It would be technologically simple, he says, to integrate such technology into modern-day vehicles; indeed, many companies, including ORBCOMM and Lytx, offer devices to track truckers’ and other professional drivers’ speeds and other on-road activities, and some insurance providers use monitoring to reward drivers for safe practices. The question, Robinson says, is whether standard in-car speed alerts could be presented in a way that is appealing to consumers.
"Appealing" is the watchword for one final thread of the anti-speeding effort: direct messaging. Research by Plant published in the journal Accident Analysis & Prevention found that ads viewed while off the road can make people slow down on the road, at least in the short term.
Plant and her colleagues compared the efficacy of two anti-speeding public service announcements (PSAs) from the Roads and Traffic Authority of New South Wales, Australia (Accident Analysis & Prevention, Vol. 100, 2017). The first, a 2004 ad called "Heaven and Hell," starts like a standard car commercial, all macho speed and quick cuts, and ends with the driver smashing into another vehicle. The second ad, called "Pinkie," aired in 2007 and focuses on the social side of speeding: As young men rev their engines, women trade scornful glances and outstretch their pinkie fingers, implying that the drivers are overcompensating for certain deficiencies.
After viewing one of these ads as well as an emotion-matched, non-speeding-related control ad, young drivers answered questions about how they thought the ads would influence their driving speeds, and then each took a spin in a driving simulator.
The death and destruction in "Heaven and Hell" didn’t turn out to be particularly motivational. Drivers were no slower after watching that ad than when they watched an emotion-matched PSA on another topic. But "Pinkie" was effective: Participants who had watched the sexually suggestive ad drove less speedily than those who’d viewed an unrelated, emotion-matched PSA. (Unfortunately, neither ad resulted in slower driving when participants were tested a week to 10 days after viewing.)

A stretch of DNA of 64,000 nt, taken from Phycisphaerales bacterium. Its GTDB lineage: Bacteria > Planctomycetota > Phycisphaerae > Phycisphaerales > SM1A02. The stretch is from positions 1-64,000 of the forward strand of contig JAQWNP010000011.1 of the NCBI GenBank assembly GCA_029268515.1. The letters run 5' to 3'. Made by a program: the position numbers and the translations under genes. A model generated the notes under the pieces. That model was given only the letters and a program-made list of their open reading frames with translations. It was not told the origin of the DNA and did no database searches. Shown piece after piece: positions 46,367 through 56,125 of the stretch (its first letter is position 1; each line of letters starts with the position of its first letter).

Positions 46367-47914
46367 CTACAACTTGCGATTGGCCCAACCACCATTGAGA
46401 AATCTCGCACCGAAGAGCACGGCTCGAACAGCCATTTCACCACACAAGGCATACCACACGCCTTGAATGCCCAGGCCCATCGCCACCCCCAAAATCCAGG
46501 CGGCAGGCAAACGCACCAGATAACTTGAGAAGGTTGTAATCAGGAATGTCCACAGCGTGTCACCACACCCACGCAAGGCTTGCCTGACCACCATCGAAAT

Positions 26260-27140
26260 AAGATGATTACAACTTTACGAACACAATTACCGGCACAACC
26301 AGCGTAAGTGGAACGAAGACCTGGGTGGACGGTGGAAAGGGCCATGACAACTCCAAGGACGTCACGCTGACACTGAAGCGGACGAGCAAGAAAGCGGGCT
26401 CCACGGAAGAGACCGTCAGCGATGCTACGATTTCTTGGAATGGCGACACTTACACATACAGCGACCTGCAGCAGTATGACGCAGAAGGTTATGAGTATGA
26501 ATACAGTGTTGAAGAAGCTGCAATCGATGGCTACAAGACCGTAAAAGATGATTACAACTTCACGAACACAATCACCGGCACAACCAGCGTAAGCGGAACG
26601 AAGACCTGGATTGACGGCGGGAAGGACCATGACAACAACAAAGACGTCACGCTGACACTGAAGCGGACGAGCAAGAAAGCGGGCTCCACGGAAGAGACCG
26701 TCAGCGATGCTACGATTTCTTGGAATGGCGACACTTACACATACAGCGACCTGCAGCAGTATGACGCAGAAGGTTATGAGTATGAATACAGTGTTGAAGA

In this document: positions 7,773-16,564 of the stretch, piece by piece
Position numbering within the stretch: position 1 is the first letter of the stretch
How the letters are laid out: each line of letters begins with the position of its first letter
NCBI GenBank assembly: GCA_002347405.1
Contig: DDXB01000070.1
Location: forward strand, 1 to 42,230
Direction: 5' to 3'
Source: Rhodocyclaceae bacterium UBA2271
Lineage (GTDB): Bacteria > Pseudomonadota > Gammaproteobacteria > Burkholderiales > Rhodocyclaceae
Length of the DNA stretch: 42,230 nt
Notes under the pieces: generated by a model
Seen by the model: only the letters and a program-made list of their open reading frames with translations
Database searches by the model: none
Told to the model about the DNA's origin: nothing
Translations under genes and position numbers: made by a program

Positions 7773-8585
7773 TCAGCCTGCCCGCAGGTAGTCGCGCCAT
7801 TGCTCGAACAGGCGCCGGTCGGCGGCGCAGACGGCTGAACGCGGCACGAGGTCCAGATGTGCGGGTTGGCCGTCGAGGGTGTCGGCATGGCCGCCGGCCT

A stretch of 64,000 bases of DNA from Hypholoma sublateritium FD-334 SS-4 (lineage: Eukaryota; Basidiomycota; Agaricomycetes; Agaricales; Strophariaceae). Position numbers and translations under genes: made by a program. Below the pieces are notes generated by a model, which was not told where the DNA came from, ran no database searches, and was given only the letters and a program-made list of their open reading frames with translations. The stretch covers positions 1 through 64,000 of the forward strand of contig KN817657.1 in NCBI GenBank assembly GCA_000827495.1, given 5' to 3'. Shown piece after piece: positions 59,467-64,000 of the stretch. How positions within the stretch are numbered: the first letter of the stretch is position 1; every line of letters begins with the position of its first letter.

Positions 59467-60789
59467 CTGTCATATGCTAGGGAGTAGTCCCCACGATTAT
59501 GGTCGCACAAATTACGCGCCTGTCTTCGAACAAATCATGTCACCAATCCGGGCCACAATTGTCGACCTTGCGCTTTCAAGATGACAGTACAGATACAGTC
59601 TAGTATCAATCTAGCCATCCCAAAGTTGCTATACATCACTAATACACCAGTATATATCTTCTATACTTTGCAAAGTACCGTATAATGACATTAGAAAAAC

Interestingly, Plant says, the participants were terrible at predicting which kind of message would motivate them to slow down. Only 30 percent thought "Pinkie" would do the trick, while 70 percent predicted the carnage in "Heaven and Hell" would motivate them.
The mismatch between what drivers thought would motivate them and what actually did could be a quirk of how the researchers asked their study questions, Plant says, or it could mean people have poor insight or there is some missing link between their intention to change and the execution of said change. Either way, the finding suggests that the way researchers assess interventions might need some tweaking.
More immediately, Plant adds, the findings suggest that ads depicting social consequences for bad behavior might be more effective for young drivers than ads depicting death or injury. "Once we know the ‘how’ and the ‘why’ behind the persuasive effects of messages or interventions more generally, we can ensure that we develop effective interventions," she says.
One exciting development on the horizon in traffic research, Plant says, is similar to the technology that Robinson and his colleagues tested to slow people down. Onboard GPS devices that can transmit real-world information about speed are likely to return much more reliable data than people’s self-reports or even data from driving simulators. Studies using such devices could lead to the development of interventions that prompt people to drive more safely on real roads.
"Observing reductions to speeding in these studies would have the most promising implications for on-road driving speeds," Plant says.
- 9,723: Number of U.S. deaths in 2015 in which speed was directly responsible.
- 70%: Percentage of drivers who admit to speeding at least some of the time.
- 5.6%: Increase in crash fatalities from 2015 to 2016.
- 4%: Increase in fatalities due to speed-related crashes from 2015 to 2016, from 9,723 to 10,111.
Source: U.S. National Highway Traffic Safety Administration www.nhtsa.gov/risky-driving/speeding